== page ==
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Pingping Xie, Robert Joyce, Shaorong Wu, Soo-Hyun Yoo, Yelena Yarosh, Fengying Sun, and Roger Lin

North American Land Data Assimilation System (NLDAS) project . J. Geophys. Res. , 108 , 8842 , doi: 10.1029/2002JD003118 . Ebert , E. E. , J. E. Janowiak , and C. Kidd , 2007 : Comparison of near-real-time precipitation estimates from satellite observations and numerical models . Bull. Amer. Meteor. Soc. , 88 , 47 – 64 , doi: 10.1175/BAMS-88-1-47 . 10.1175/BAMS-88-1-47 Ferraro , R. , and Coauthors , 2005 : NOAA operational hydrological products derived from the Advanced Microwave

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Renu Joseph, Thomas M. Smith, Mathew R. P. Sapiano, and Ralph R. Ferraro

section 4 . 2. Methodology for the creation of CHOMPS Four satellite precipitation estimates are used in our analysis: 1) the SSM/I, with at least two satellites in orbit at all times; 2) the AMSU-B, on the National Oceanic and Atmospheric Administration’s (NOAA) operational satellites; 3) the Advanced Microwave Scanning Radiometer (AMSR) on Aqua [AMSR for Earth Observing System (AMSR-E)]; and 4) the TRMM Microwave Imager (TMI). The complete set of satellite observations, their periods of operation

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Zhong Liu

-real-time and research products available from 1998 (2000 for the near–real time) onward. Launched on 27 February 2014, the Global Precipitation Measurement (GPM) mission ( Hou et al. 2014 ) comprises an international network of satellites to provide the next generation of global observations of rain and snow. Built upon the success of the widely used TMPA products, the newly released Integrated Multisatellite Retrievals for GPM (IMERG) products ( Huffman et al. 2015a , b , c ) continue to make improvements

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N. Carr, P.-E. Kirstetter, Y. Hong, J. J. Gourley, M. Schwaller, W. Petersen, Nai-Yu Wang, Ralph R. Ferraro, and Xianwu Xue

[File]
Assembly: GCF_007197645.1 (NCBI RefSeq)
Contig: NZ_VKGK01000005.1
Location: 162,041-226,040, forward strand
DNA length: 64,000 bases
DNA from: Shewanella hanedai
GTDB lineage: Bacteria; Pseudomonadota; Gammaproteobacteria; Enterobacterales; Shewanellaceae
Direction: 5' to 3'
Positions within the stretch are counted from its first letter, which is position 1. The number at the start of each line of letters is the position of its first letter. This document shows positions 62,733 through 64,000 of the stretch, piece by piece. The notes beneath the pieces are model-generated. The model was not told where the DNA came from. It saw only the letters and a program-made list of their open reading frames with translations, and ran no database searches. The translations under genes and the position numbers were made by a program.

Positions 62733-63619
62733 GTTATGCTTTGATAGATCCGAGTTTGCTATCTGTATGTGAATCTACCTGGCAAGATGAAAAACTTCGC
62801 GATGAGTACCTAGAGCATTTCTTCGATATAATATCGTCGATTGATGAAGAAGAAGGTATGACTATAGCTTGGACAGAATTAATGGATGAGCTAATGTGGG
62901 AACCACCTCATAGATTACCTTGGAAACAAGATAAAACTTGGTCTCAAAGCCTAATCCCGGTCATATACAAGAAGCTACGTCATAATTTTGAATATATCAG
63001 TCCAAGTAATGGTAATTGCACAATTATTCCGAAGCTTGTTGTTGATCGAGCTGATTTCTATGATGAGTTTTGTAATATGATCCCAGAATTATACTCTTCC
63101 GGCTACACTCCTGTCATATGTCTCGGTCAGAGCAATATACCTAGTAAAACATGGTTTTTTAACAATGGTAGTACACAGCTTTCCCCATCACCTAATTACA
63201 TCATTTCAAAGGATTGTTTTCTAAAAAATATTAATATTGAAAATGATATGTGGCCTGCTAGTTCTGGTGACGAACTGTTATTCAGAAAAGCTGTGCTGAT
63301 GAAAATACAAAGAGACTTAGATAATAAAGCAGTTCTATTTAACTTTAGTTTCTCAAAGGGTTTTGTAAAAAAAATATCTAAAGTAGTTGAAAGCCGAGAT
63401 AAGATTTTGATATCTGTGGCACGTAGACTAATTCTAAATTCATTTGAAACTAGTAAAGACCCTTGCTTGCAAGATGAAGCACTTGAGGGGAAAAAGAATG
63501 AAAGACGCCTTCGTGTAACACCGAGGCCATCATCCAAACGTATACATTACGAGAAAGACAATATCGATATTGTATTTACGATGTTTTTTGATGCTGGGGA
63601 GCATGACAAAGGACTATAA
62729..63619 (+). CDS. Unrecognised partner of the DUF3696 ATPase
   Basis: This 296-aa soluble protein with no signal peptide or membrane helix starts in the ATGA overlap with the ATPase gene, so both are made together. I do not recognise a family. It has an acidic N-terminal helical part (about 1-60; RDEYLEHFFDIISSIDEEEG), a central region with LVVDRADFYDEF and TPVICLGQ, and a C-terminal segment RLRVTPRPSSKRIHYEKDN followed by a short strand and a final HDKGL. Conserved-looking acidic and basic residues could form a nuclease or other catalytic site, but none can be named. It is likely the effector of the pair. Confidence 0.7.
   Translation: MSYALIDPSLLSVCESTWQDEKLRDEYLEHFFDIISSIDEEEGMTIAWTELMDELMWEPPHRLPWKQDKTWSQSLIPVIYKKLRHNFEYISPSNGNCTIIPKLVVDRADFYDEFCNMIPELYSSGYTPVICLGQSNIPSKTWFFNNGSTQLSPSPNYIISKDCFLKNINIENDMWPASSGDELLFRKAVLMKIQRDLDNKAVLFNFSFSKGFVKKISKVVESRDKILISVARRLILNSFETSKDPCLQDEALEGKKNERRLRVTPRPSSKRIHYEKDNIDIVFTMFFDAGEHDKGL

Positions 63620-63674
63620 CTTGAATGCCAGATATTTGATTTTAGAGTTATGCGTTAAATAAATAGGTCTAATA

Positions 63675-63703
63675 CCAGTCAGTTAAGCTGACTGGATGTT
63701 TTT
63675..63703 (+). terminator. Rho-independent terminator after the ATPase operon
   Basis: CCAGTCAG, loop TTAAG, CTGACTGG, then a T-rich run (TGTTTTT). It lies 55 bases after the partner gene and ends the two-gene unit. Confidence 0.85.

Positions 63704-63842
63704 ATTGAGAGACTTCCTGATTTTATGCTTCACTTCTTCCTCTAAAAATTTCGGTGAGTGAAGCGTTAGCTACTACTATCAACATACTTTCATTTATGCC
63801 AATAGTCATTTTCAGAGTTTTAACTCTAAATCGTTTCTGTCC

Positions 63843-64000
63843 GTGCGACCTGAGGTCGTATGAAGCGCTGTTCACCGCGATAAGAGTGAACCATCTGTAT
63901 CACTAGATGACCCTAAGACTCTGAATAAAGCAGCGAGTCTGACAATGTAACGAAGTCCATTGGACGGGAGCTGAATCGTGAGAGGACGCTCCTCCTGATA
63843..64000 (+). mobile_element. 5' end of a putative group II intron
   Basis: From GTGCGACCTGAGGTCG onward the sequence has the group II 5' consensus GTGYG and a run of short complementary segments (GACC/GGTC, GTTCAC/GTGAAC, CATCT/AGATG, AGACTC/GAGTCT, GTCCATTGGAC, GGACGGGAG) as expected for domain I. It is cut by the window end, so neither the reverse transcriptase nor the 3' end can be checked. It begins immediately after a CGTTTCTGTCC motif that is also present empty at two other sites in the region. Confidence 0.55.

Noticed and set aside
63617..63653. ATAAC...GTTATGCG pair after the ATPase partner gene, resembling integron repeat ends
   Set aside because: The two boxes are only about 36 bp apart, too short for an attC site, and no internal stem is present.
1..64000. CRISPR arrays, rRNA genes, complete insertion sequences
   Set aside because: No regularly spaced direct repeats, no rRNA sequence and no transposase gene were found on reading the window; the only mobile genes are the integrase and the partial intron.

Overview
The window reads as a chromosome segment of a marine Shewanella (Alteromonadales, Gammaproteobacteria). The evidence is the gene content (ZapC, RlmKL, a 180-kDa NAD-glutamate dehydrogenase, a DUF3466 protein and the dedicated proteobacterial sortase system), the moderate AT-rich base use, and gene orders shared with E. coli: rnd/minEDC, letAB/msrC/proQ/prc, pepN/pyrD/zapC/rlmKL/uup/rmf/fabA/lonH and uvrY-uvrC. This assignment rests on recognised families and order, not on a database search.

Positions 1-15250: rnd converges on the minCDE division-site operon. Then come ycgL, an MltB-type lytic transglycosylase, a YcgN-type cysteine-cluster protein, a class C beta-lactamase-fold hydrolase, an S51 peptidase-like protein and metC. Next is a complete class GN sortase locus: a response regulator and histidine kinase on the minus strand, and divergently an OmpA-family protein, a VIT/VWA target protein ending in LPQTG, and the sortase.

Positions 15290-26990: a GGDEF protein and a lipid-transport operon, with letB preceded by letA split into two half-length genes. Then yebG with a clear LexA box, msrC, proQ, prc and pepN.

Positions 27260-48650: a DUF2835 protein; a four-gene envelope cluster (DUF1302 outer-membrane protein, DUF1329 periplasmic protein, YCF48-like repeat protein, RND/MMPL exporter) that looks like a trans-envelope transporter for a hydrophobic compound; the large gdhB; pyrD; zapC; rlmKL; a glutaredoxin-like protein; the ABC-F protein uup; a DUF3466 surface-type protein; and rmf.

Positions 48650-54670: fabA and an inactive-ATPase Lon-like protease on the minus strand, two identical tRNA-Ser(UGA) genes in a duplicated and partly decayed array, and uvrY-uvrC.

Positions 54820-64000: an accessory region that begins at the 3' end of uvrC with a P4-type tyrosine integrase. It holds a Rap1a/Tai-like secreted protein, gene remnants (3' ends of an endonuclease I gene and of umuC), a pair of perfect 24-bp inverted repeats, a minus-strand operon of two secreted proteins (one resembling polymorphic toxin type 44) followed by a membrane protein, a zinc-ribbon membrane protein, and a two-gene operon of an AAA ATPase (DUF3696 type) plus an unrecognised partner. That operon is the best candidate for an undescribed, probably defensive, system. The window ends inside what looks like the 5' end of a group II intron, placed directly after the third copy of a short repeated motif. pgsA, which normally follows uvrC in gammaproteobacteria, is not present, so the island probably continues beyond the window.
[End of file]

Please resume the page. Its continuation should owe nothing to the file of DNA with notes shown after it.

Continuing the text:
passive microwave observations . J. Appl. Meteor. , 40 , 1367 – 1380 , doi: 10.1175/1520-0450(2001)040<1367:OPEFTP>2.0.CO;2 . Hou, A. Y. , Zhang S. Q. , da Silva A. M. , Olson W. S. , Kummerow C. D. , and Simpson J. , 2001 : Improving global analysis and short-range forecast using rainfall and moisture observations derived from TRMM and SSM/I passive microwave sensors . Bull. Amer. Meteor. Soc. , 82 , 659 – 680 , doi: 10.1175/1520-0477(2001)082<0659:IGAASF>2.3.CO;2 . Kirstetter, P

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Peter J. Shellito, Sujay V. Kumar, Joseph A. Santanello Jr., Patricia Lawston-Parker, John D. Bolten, Michael H. Cosh, David D. Bosch, Chandra D. Holifield Collins, Stan Livingston, John Prueger, Mark Seyfried, and Patrick J. Starks

direct observation of soil moisture, but rather an estimate based on observed microwave brightness temperature (Tb) and radiometric theory. It contains its own parameterizations and biases. Fortunately, observations and LSMs can provide scientific insights despite systematic errors and LSM-specific parameters ( Kumar et al. 2018 ). Prior to DA, it is common to rescale observations such that they match the first and second (or higher) statistical moments of the LSM time series. This can be done via